JCLEONES wrote:
Often patients with ankle fractures that are stable, and thus do not
require surgery, are given follow-up x-rays because their orthopedists
are concerned about possibly having misjudged the stability of the fracture.
When a number of follow-up x-rays were reviewed, however, all
the fractures that had initially been judged stable were found to have
healed correctly. Therefore, it is a waste of money to order follow-up
x-rays of ankle fracture initially judged stable.

Which of the following, if true, most strengthens the argument?

A. Doctors who are general practitioners rather than orthopedists are
less likely than orthopedists to judge the stability of an ankle fracture
correctly.
B. Many ankle injuries for which an initial x-ray is ordered are revealed
by the x-ray not to involve any fracture of the ankle.
C. X-rays of patients of many different orthopedists working in several
hospitals were reviewed.
D. The healing of ankle fractures that have been surgically repaired is
always checked by means of a follow-up x-ray.
E. Orthopedists routinely order follow-up x-rays for fractures of bone
other than ankle bones.


C supports that the statistics are representative.
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Re: CR - Ankle fractures [#permalink] New post 11 Feb 2008, 09:47
Its a tough call between B & C.

IMO C is tempting but not the right answer. We are concerned here whether follow-ups are necessary or just a waste of money?

What if X-rays of patients of many different orthopedists working in the SAME hospital were reviewed and found that patients have fractures indeed. I think it is not that important whether sample is diverse rather whether x-ray follow-ups are necessary?

B states that many ankle injuries for which an initial x-ray is ordered are revealed by the x-ray not to involve any fracture of the ankle therefore it supports the conclusion that money is wasted.
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Re: CR - Ankle fractures [#permalink] New post 11 Feb 2008, 09:49
Conclustion: it is a waste of money to order follow-up x-rays of ankle fracture initially judged stable.

We are looking for the answer that indicates follow up x-rays are not needed.

One premise tells us that: 'all the fractures that had initially been judged stable were found to have healed correctly.'

Statement C helps to strengthen this argument by stating that many patients in many hospitals were reviewed thereby increasing the likelyhood that the findings were correct and reducing the need for follow-up x-rays.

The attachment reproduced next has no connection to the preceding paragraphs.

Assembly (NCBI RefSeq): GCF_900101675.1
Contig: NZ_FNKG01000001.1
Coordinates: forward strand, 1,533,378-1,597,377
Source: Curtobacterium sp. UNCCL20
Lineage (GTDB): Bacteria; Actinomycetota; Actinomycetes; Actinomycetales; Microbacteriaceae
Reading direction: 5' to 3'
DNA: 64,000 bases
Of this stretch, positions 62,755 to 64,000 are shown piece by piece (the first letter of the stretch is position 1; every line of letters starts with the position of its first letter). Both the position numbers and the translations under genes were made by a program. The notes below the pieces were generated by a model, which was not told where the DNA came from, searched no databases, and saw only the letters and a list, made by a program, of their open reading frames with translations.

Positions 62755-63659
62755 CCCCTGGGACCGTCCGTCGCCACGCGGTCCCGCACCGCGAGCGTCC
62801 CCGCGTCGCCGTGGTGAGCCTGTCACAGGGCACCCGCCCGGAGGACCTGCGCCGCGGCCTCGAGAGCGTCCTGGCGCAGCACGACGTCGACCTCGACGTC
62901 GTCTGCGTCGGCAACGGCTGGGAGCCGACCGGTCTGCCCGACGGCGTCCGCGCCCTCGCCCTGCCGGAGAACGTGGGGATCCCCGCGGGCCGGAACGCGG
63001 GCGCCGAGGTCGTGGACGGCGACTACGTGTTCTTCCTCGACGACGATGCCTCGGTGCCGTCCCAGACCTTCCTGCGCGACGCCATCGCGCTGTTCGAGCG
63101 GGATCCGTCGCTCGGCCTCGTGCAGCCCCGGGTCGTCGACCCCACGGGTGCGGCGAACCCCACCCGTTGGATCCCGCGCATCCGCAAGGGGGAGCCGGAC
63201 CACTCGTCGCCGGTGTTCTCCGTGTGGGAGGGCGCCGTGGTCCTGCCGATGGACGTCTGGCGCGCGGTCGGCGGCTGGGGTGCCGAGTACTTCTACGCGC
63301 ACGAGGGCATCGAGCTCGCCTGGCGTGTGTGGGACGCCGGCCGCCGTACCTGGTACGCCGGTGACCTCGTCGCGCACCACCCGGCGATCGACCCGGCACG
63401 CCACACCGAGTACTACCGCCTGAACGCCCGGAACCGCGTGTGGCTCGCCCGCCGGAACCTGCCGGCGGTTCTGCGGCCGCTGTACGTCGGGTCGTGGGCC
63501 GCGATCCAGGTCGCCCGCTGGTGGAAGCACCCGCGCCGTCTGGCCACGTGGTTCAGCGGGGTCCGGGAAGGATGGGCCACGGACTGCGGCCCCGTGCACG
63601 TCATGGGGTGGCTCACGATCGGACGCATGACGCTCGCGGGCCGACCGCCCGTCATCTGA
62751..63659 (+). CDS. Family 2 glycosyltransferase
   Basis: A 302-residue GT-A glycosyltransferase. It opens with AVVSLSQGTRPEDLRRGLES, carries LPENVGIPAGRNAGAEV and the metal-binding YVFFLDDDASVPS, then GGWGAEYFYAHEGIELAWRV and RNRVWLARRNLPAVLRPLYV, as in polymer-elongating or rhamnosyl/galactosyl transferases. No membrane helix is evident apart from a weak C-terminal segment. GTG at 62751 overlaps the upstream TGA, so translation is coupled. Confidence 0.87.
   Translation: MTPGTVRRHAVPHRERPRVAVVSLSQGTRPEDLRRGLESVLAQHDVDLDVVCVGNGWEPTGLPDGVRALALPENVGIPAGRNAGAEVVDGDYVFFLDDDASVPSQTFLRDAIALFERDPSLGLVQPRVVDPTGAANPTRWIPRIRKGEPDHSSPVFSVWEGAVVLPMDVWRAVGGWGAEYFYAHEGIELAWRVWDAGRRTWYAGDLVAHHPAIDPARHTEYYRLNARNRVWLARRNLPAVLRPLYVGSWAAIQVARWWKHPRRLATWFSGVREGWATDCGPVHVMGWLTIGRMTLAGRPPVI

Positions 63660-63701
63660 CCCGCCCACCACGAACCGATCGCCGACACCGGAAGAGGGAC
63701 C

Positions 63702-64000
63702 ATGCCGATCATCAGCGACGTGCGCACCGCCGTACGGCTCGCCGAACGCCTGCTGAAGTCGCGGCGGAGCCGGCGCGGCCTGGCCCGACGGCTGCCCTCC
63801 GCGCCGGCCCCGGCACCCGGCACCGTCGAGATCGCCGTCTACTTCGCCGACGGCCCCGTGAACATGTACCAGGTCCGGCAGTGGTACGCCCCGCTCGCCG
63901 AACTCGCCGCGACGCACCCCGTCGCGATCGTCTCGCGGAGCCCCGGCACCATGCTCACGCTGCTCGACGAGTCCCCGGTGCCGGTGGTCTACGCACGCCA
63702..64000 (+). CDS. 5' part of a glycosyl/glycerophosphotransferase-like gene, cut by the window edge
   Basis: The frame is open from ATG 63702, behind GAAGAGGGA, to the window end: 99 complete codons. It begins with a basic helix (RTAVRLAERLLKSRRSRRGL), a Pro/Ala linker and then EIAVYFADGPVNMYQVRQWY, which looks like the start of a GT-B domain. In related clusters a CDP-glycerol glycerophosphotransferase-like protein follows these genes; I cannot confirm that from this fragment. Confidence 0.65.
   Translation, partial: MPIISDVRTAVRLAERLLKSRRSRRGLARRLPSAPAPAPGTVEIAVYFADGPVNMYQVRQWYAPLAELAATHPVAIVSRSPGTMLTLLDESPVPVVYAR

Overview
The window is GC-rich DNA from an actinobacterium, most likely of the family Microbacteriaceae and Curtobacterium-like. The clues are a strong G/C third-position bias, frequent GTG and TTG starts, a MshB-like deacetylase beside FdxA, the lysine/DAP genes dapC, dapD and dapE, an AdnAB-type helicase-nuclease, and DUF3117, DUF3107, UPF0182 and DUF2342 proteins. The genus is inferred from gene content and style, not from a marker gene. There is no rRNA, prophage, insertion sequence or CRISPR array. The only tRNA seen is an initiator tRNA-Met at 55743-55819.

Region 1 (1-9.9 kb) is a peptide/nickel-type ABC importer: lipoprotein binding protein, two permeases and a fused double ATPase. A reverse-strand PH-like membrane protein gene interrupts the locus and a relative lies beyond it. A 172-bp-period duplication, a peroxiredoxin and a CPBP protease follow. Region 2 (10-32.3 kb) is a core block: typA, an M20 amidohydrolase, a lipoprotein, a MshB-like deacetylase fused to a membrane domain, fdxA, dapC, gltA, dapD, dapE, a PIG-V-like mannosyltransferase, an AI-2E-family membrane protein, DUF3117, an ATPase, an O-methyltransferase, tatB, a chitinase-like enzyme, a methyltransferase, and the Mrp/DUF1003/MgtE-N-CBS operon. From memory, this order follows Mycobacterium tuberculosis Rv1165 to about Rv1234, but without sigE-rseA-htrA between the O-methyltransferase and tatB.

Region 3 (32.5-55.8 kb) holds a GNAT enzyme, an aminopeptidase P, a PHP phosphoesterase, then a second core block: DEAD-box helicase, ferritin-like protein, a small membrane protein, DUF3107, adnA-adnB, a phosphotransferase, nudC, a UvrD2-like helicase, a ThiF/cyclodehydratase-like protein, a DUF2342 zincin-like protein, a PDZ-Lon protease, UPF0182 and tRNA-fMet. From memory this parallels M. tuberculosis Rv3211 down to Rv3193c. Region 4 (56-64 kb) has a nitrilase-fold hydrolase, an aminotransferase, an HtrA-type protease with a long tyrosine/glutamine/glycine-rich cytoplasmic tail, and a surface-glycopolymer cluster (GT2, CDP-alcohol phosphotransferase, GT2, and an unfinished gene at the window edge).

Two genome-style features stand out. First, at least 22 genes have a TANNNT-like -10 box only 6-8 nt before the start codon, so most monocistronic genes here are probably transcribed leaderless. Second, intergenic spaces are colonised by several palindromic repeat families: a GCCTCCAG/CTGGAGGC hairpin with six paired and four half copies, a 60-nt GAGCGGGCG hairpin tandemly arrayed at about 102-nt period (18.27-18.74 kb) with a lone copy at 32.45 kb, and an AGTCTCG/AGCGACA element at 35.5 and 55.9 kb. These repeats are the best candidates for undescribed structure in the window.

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Re: CR - Ankle fractures [#permalink] New post 11 Feb 2008, 09:51
ontheway wrote:
Its a tough call between B & C.

IMO C is tempting but not the right answer. We are concerned here whether follow-ups are necessary or just a waste of money?

What if X-rays of patients of many different orthopedists working in the SAME hospital were reviewed and found that patients have fractures indeed. I think it is not that important whether sample is diverse rather whether x-ray follow-ups are necessary?

B states that many ankle injuries for which an initial x-ray is ordered are revealed by the x-ray not to involve any fracture of the ankle therefore it supports the conclusion that money is wasted.


Statment B is indicating that money is waster on initial x-rays, but not follow-up x-rays. The conclusion is only concerned with follow-up x-rays.
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Re: CR - Ankle fractures [#permalink] New post 11 Feb 2008, 09:54
wowwwww...
simply missed word initial x-ray.

:beat gixxer1000
You are the one who is beating :)
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Re: CR - Ankle fractures [#permalink] New post 11 Feb 2008, 10:06
ontheway wrote:
wowwwww...
simply missed word initial x-ray.

:beat gixxer1000
You are the one who is beating :)


Thanks, I got a 25 on verbal so any boost to my confidence helps :lol:
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Re: CR - Ankle fractures [#permalink] New post 11 Feb 2008, 11:28
I would go with B as well.
Re: CR - Ankle fractures   [#permalink] 11 Feb 2008, 11:28